About sudden unexpected death in infancy (SUDI)
When babies under one year die unexpectedly in their sleep, it’s often described as sudden unexpected death in infancy (SUDI).
When these deaths are investigated, they’re often found to be one of the following:
- Fatal sleeping accidents: these deaths happen when babies suffocate or get trapped or strangled by things in their sleeping environments.
- Sudden infant death syndrome or SIDS: this is when investigations can’t find a cause of death.
Sometimes SUDI can be explained by a serious illness or a medical condition that the baby was born with.
SUDI is rare and accounts for around 3 deaths in every 10 000 births in Australia.
SUDI including SIDS and fatal sleeping accidents: risks
We don’t know exactly what causes sudden unexpected death in infancy (SUDI) including SIDS and fatal sleeping accidents.
We do know that all babies are at general risk of SUDI including SIDS and fatal sleeping accidents.
This general risk increases when babies:
- have extra underlying risk factors
- are young
- have unsafe sleep environments.
Extra underlying risk factors
Some babies have an underlying risk of SUDI including SIDS and fatal sleeping accidents.
Sometimes these risk factors are things like a heart condition or the way a baby wakes and sleeps.
And sometimes these risk factors are things like babies being:
- exposed to tobacco smoke or drugs before they’re born
- born prematurely
- small when they’re born.
The risk of SUDI including SIDS and fatal sleeping accidents is greatest at 2-4 months, although the risk is there for the first 12 months.
Unsafe sleep environment
Babies’ sleep environments can increase their risk of SUDI including SIDS and fatal sleeping accidents. The sleep environment includes how and where babies are put to sleep and other things happening around babies. These other things might include overheating and being exposed to tobacco smoke.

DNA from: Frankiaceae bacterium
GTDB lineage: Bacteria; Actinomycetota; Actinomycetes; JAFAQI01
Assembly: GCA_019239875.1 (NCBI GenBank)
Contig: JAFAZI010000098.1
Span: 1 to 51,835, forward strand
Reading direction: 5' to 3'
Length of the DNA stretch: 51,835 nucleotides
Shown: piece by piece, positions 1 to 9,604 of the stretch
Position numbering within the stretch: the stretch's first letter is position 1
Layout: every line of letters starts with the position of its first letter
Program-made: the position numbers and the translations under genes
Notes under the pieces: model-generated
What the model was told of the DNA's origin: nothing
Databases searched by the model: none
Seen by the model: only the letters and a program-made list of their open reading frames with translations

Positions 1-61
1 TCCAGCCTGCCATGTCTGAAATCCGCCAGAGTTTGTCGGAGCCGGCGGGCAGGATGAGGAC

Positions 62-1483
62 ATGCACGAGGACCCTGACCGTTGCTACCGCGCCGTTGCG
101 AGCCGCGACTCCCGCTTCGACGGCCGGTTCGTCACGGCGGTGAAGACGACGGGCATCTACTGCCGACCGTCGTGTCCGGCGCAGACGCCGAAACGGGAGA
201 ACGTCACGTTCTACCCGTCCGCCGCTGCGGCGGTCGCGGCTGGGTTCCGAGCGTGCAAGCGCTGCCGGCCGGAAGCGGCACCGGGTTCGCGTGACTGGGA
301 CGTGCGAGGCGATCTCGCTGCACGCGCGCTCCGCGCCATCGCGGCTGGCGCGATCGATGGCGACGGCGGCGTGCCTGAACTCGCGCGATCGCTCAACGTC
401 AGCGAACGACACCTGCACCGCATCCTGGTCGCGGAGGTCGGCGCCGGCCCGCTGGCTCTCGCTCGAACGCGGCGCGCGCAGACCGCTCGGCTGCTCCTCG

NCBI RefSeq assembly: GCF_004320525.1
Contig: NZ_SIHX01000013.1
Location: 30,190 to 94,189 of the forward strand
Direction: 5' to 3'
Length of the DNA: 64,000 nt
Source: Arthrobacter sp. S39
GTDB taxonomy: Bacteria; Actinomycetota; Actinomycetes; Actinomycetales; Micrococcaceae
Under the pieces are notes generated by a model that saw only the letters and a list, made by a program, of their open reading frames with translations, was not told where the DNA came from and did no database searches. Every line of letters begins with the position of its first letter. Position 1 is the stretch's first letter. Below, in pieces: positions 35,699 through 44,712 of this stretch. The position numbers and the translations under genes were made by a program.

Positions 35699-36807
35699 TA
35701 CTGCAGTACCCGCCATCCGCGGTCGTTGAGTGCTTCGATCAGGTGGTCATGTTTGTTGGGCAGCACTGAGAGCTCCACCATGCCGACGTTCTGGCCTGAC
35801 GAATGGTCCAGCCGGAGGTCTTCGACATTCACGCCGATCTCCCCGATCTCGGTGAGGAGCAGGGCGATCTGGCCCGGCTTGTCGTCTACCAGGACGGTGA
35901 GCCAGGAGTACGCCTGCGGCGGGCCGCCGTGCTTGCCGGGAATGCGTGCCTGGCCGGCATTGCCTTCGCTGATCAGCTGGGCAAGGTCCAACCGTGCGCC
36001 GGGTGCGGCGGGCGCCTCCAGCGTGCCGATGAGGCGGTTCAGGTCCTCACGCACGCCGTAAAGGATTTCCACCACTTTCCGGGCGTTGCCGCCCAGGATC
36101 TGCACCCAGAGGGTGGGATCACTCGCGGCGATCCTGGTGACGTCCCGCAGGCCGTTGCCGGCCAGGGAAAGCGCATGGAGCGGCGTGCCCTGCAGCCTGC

You can’t usually control extra underlying risk factors like a heart condition. And you can’t change your baby’s age, so you can’t control this type of risk either. But you can reduce the overall risk of SUDI including SIDS and fatal sleeping accidents by following safe sleeping guidelines.
Reducing SUDI and fatal sleeping accident risk with safe sleep environments
Babies’ sleep environments include:
- how babies sleep
- where babies sleep
- what’s around babies when they sleep and at other times.
These sleep environments have many risks for SUDI including SIDS and fatal sleeping accidents. These are risks you can avoid.
Here are risks associated with how babies sleep. You should avoid:
- sleeping babies on their tummies or sides
- sleeping babies with faces or heads covered
- letting babies get overheated – for example, by wearing too many clothes or hats or beanies to sleep.
Here are risks associated with where babies sleep. You should avoid:
- sleeping babies on soft surfaces (like soft mattresses or waterbeds) or on sofas, with or without a parent
- sleeping babies in cots that don’t meet Australian/NZ Standard AS/NZS 2172:2003
- sleeping babies where they could get trapped between mattress and cot, or between bed and wall.
Here are risks associated with what’s around babies. You should avoid:
- exposing babies to tobacco smoke
- sleeping babies with loose or fluffy bedding (like sheepskin or lamb’s wool), or with pillows, soft toys or cot bumpers
- sleeping babies near things that could strangle them, like straps or cords from prams, car seats or blinds.
To learn how to avoid these risks, see our illustrated guide to reducing the risk of SUDI and SIDS. Choosing safe baby furniture, including cots, can help you avoid some of these risks too. And if you’re concerned about your baby’s health, see your child and family health nurse or GP.
Effects of SUDI including SIDS and fatal sleeping accidents
The sudden or unexpected death of a baby is one of the most difficult and devastating experiences that parents will ever face. They often feel anger, guilt, frustration and, above all, grief.
Parents often go over every moment in the last few hours or days of their child’s life, searching for clues. They might wonder whether their baby might still be alive if they’d done things a little differently. They might feel guilty they didn’t check on their baby one last time before going to sleep themselves, or that they didn’t wake their baby for a midnight feed.
When a child dies from SUDI including SIDS and fatal sleeping accidents, it can affect not only parents, but also brothers, sisters, grandparents, family members and friends.
There are support services available to parents and families at this difficult time.